The invention of the radio commercial came at 5pm August 28, 1922. The Queensboro Corporation, a small business in New York City, purchased time on radio station WEAF for $50 to advertise its apartment complex development in Jackson Heights, Queens.
Radio advertising came to Fayetteville, North Carolina in 1939 when Wall Christian Ewing and Harry Layman put WFNC on the air. Ever since then, Cumberland and Robeson County small business owners have depended on radio advertising to market their goods and service.
Is radio advertising effective in the 21st Century? Meet five North Carolina small business owners who say yes.
Radio Advertising Has Been A Big Part Of Our Growth
Joe Quigg began advertising on Fayetteville radio shortly after buying Ed’s Tire and Auto service from the original owner, Ed Melvin.
“Ed, who served as my mentor for the first few years, had been a huge in yellow pages and newspaper advertising,” says Mr. Quigg. “He feared that if we quit advertising 4 days a week in the newspaper, then the world would end.
“I knew, though, that advertising on Fayetteville radio was right for us,” continues Mr. Quigg. “When I was in corporate sales, I was spending a lot of time in the car. My radio was always on. So, I knew it could reach the customers of Ed’s Tire.”
As his advertising strategy began to show positive results, Mr. Quigg stopped newspaper advertising all together and started adding more Fayetteville radio stations into his mix.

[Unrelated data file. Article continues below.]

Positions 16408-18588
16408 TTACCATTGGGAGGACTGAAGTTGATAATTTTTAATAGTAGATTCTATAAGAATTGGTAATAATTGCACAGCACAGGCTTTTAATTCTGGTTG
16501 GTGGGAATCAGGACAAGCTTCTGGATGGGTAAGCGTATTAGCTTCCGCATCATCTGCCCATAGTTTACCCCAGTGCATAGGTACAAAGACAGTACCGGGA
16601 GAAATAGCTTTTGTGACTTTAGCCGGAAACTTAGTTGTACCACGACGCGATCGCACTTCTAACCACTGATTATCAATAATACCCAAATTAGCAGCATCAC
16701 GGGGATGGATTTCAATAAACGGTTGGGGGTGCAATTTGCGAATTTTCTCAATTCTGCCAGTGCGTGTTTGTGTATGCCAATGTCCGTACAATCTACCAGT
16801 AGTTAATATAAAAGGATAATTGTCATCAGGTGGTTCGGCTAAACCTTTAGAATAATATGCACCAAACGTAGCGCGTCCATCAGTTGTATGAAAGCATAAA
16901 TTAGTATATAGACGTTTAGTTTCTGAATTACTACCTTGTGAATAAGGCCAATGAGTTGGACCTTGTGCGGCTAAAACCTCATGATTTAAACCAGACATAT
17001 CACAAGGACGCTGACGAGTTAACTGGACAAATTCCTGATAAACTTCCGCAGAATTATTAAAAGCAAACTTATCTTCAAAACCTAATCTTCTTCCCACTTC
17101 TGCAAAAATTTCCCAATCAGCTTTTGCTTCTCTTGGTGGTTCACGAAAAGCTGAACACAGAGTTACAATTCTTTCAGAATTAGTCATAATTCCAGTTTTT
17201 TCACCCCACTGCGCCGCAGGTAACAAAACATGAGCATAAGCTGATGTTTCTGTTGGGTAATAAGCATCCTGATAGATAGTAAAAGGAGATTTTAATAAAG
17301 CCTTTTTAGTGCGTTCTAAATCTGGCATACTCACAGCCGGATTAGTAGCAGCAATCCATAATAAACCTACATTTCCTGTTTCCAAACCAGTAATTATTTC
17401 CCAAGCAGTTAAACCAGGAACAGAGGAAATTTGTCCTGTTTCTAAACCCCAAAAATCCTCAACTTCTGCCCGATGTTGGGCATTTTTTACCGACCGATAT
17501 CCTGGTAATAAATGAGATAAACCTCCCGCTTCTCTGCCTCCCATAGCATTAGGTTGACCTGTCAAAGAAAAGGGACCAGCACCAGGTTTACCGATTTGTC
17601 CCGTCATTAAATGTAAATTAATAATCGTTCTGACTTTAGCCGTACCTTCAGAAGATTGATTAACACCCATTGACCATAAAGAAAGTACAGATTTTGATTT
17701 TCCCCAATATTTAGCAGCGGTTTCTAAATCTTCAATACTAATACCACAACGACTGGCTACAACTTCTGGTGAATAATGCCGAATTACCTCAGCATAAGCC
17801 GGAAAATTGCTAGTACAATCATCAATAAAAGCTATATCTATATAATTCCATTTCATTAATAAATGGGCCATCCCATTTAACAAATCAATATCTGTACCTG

“Every week that goes by,” says Mr. Quigg, “five or six customers tell me they came in because they heard us on the radio.”
“When it comes to spending money, I am very conservative,” continues Mr. Quigg. “I don’t like spending money I don’t have to. Our sales have grown every year since I have owned the business. Radio has been a big spend for us, but it has also been a big part of our growth. I wouldn’t be willing to do without it.”
Fayetteville Radio Brings New Customers To Heritage Small Business
Kimbrell’s Furniture, a small business that has been in business in North Carolina since 1915, has only recently discovered the value of advertising on Fayetteville radio.
According to Cheryl Parker, General Manager of Kimbrell’s Person Street, Raeford Road, and Ft. Bragg Boulevard locations, up until now, the company’s use of radio has been sporadic.
This year, however, Ms. Parker convinced her district manager to advertise on Fayetteville radio continually for a 6-month period.
Ms. Parker knew to increase sales in her stores she would need to reach beyond Kimbrell’s core customers. “To grow in Fayetteville, we would need to branch out to include Hispanic customers, cash customers, good credit customers. Also, with Ft. Bragg right here, we needed to reach out into the military community. Using local radio was the best way to pinpoint those new customers.